July 12, 2017, by Tim Radford
Reconstructions of the extinct dodo in London’s Natural History Museum.
Image: By Fabio Paoleri from Italy, via Wikimedia Commons
Planet Earth is undergoing a “great extinction,” researchers say – and we need to worry much more about the annihilation of biology.
LONDON, 12 July, 2017 – The planet could be undergoing a huge wave of extinction, in what three scientists call “biological annihilation.” They calculate that nearly half of all known vertebrate species are in decline, that many mammals have lost more than 30% of their geographic range, and that more than 40% have experienced severe population declines.
In the last 100 years, at the most conservative estimate 200 vertebrate species are known to have become extinct. This is an average of two species a year.
Extinction is a fact of biological evolution. There have been five previous episodes of catastrophic extinction in the planet’s history, and even in the long, quiet intervals, each geological epoch has been marked by steady rates of extinction.
“Few realise, however, that if subjected to the estimated ‘background’ or ‘normal’ extinction rates prevailing in the last 2 million years, the 200 vertebrate species would have taken not a century, but up to 10,000 years to disappear,” the scientists write, in the Proceedings of the National Academy of Sciences.
And they say: “Our data indicate that beyond global species extinctions Earth is experiencing a huge episode of population declines and extirpations, which will have negative cascading consequences on ecosystem functioning and services vital to sustaining civilisation.
“We describe this as a ‘biological annihilation’ to highlight the current magnitude of the Earth’s ongoing sixth major extinction event.”
This great extinction is, implicitly, linked to the growth of human population and the invasion of what was once wilderness.
Although biologists have repeatedly warned that climate change driven by global warming that is in turn fuelled by prodigal combustion of fossil fuels brings with it a threat of widespread species extinction, this would represent an extension of already existing hazard.
As forests are being cleared, and savannah and grasslands converted for cattle ranches, rivers being dammed and seas polluted, the millions of plants, insects, fish, reptiles, amphibians, birds and mammals face greater competition for food and ever smaller geographic ranges.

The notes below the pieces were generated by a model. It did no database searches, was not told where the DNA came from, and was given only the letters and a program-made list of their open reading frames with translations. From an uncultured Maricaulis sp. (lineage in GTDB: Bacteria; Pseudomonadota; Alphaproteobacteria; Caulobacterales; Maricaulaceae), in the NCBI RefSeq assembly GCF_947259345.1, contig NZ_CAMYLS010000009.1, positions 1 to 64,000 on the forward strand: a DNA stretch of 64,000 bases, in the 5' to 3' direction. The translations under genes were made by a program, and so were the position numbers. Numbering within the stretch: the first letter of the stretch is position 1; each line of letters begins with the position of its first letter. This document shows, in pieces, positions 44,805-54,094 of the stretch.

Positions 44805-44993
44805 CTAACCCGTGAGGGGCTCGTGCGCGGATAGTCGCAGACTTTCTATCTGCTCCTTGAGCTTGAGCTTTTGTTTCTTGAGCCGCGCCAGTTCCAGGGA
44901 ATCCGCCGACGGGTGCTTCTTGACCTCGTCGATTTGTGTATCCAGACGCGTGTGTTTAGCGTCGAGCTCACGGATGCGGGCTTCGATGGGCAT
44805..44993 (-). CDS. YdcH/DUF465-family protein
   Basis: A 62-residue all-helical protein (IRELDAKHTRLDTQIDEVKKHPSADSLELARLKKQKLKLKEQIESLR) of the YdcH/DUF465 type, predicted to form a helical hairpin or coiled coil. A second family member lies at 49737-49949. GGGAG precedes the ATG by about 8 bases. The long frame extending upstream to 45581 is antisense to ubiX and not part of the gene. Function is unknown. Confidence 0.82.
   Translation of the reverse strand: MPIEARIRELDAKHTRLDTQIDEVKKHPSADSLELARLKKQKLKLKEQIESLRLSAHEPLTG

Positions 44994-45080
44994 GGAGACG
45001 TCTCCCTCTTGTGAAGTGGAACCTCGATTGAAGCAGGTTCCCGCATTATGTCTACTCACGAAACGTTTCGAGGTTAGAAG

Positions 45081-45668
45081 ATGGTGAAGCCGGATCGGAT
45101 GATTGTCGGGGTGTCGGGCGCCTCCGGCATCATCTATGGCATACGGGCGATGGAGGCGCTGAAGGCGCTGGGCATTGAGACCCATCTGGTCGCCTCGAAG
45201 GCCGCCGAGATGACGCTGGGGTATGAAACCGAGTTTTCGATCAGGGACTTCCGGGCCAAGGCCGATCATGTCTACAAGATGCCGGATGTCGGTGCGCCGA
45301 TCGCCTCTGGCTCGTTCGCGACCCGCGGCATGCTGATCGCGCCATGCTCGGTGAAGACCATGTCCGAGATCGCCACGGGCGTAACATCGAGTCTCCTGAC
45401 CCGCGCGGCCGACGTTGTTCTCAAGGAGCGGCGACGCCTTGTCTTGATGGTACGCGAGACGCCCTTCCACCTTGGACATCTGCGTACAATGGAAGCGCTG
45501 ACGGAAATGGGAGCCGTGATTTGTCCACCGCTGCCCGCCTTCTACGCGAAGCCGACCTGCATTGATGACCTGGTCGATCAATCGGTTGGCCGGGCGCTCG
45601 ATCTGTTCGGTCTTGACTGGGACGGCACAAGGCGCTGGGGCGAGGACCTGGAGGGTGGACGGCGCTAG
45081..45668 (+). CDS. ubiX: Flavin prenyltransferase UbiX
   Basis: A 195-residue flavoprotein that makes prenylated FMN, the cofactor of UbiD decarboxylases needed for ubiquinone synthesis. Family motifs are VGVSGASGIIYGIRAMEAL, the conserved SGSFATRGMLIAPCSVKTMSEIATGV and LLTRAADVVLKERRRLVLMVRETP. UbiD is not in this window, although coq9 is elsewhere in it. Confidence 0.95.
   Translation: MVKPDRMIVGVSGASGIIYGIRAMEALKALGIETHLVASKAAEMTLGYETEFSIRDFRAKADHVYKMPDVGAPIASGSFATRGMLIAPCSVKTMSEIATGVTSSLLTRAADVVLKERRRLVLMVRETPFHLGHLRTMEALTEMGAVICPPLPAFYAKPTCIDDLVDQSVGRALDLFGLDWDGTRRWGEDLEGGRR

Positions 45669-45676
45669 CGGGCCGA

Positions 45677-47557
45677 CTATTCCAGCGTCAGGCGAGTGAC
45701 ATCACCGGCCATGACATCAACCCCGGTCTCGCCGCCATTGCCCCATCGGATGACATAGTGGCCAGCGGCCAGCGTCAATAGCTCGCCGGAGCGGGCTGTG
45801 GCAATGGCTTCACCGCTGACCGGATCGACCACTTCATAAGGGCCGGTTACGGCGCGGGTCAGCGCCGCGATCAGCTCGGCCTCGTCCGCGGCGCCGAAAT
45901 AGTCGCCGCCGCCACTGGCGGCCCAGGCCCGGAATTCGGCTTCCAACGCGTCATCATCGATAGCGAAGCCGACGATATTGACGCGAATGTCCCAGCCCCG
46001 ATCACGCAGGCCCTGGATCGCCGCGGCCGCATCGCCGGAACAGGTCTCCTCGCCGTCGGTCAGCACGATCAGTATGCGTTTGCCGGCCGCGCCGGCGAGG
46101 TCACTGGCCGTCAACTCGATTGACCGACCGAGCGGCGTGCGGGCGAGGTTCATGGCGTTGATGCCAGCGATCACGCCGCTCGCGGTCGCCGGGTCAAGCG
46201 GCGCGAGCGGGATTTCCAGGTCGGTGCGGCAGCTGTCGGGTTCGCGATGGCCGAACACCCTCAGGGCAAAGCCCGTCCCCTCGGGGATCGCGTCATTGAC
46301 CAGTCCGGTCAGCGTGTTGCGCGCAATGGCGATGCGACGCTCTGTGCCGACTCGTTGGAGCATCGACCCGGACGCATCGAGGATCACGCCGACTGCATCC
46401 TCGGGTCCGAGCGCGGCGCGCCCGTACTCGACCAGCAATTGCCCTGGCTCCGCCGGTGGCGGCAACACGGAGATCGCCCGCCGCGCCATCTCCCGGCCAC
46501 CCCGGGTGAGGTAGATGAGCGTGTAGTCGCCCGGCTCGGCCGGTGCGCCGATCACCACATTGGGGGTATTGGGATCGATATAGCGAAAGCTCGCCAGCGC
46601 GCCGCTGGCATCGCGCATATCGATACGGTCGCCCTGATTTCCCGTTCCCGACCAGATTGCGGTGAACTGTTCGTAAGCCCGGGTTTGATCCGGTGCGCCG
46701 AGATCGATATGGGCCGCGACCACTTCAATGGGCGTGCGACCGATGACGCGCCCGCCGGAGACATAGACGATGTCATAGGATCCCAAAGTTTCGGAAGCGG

But human health, wealth and survival ultimately depend on the creatures of the wilderness: forests and forest species deliver the planet’s oxygen, and conserve and recycle the planet’s fresh water, as well as provide the resources from which almost all the world’s medicines, all the world’s food, and many of the fabrics from which the world’s shelter and clothing is made are derived.
And Paul Ehrlich of Stanford University in California, one of the three authors, warned, four years ago, that the additional 2.5bn people expected by 2050 “would make the human assault on civilisation’s life-support systems disproportionately worse.”
Since then, biologists, ecologists, oceanographers and even climate scientists have kept up the pressure, warning of damage to whole ecosystems, direct threats to tree species and an accelerated rate of local extinctions.
“The massive loss of populations and species reflects our lack of empathy to all the wild species that have been our companions since our origins. It is a prelude to the disappearance of many more species and the decline of natural systems”
The latest study by Professor Ehrlich and his colleagues is based on a fresh look at an increasingly familiar problem. They mapped the ranges of 27,600 birds, amphibians, mammals and reptiles – that is, about half of all known terrestrial vertebrate species – and analysed population losses in a sample of 177 well-studied mammal species between 1990 and 2015.
Of these, 30% had suffered a loss both in population and range. More than 40% of this group had lost more than 80% of their range. The authors think 50% of individual animals with which humans once shared the Earth have disappeared, along with, they say, “billions of populations.”
“This is the case of a biological annihilation occurring globally, even if the species these populations belong to are still present somewhere on Earth,” said Rodolfo Dirzo, a biologist at Stanford.
“The massive loss of populations and species reflects our lack of empathy to all the wild species that have been our companions since our origins,” said Gerardo Ceballos of the National Autonomous University of Mexico, who led the study. “It is a prelude to the disappearance of many more species and the decline of natural systems.” – Climate News Network
Tim Radford, a founding editor of Climate News Network, worked for The Guardian for 32 years, for most of that time as science editor. He has been covering climate change since 1988.